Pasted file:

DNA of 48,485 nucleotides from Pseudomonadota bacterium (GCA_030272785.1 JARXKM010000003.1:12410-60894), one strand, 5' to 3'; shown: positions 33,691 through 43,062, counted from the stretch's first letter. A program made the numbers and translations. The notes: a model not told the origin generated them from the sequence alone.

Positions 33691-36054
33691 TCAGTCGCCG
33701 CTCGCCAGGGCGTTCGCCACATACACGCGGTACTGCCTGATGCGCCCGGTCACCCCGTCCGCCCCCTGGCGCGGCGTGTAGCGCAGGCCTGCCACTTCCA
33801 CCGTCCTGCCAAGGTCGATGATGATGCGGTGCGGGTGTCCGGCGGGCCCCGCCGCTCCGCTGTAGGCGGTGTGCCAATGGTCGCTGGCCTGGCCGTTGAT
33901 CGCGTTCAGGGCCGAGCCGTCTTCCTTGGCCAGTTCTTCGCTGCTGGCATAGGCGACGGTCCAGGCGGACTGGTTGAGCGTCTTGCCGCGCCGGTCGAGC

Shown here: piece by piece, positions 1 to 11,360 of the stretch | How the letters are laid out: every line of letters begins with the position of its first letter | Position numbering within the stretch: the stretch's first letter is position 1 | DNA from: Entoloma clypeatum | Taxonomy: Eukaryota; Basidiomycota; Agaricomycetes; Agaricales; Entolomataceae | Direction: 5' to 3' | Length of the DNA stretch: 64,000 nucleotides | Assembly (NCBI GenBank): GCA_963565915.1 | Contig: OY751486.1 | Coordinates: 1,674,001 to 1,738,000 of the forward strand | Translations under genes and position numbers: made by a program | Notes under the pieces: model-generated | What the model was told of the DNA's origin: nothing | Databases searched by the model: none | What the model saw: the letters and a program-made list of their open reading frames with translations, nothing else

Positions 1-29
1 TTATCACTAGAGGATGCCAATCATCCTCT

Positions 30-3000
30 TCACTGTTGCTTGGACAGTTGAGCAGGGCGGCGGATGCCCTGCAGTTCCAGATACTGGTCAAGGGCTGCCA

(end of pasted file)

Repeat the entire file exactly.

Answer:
DNA of 48,485 nucleotides from Pseudomonadota bacterium (GCA_030272785.1 JARXKM010000003.1:12410-60894), one strand, 5' to 3'; shown: positions 33,691 through 43,062, counted from the stretch's first letter. A program made the numbers and translations. The notes: a model not told the origin generated them from the sequence alone.

Positions 33691-36054
33691 TCAGTCGCCG
33701 CTCGCCAGGGCGTTCGCCACATACACGCGGTACTGCCTGATGCGCCCGGTCACCCCGTCCGCCCCCTGGCGCGGCGTGTAGCGCAGGCCTGCCACTTCCA
33801 CCGTCCTGCCAAGGTCGATGATGATGCGGTGCGGGTGTCCGGCGGGCCCCGCCGCTCCGCTGTAGGCGGTGTGCCAATGGTCGCTGGCCTGGCCGTTGAT
33901 CGCGTTCAGGGCCGAGCCGTCTTCCTTGGCCAGTTCTTCGCTGCTGGCATAGGCGACGGTCCAGGCGGACTGGTTGAGCGTCTTGCCGCGCCGGTCGAGC

Shown here: piece by piece, positions 1 to 11,360 of the stretch | How the letters are laid out: every line of letters begins with the position of its first letter | Position numbering within the stretch: the stretch's first letter is position 1 | DNA from: Entoloma clypeatum | Taxonomy: Eukaryota; Basidiomycota; Agaricomycetes; Agaricales; Entolomataceae | Direction: 5' to 3' | Length of the DNA stretch: 64,000 nucleotides | Assembly (NCBI GenBank): GCA_963565915.1 | Contig: OY751486.1 | Coordinates: 1,674,001 to 1,738,000 of the forward strand | Translations under genes and position numbers: made by a program | Notes under the pieces: model-generated | What the model was told of the DNA's origin: nothing | Databases searched by the model: none | What the model saw: the letters and a program-made list of their open reading frames with translations, nothing else

Positions 1-29
1 TTATCACTAGAGGATGCCAATCATCCTCT

Positions 30-3000
30 TCACTGTTGCTTGGACAGTTGAGCAGGGCGGCGGATGCCCTGCAGTTCCAGATACTGGTCAAGGGCTGCCA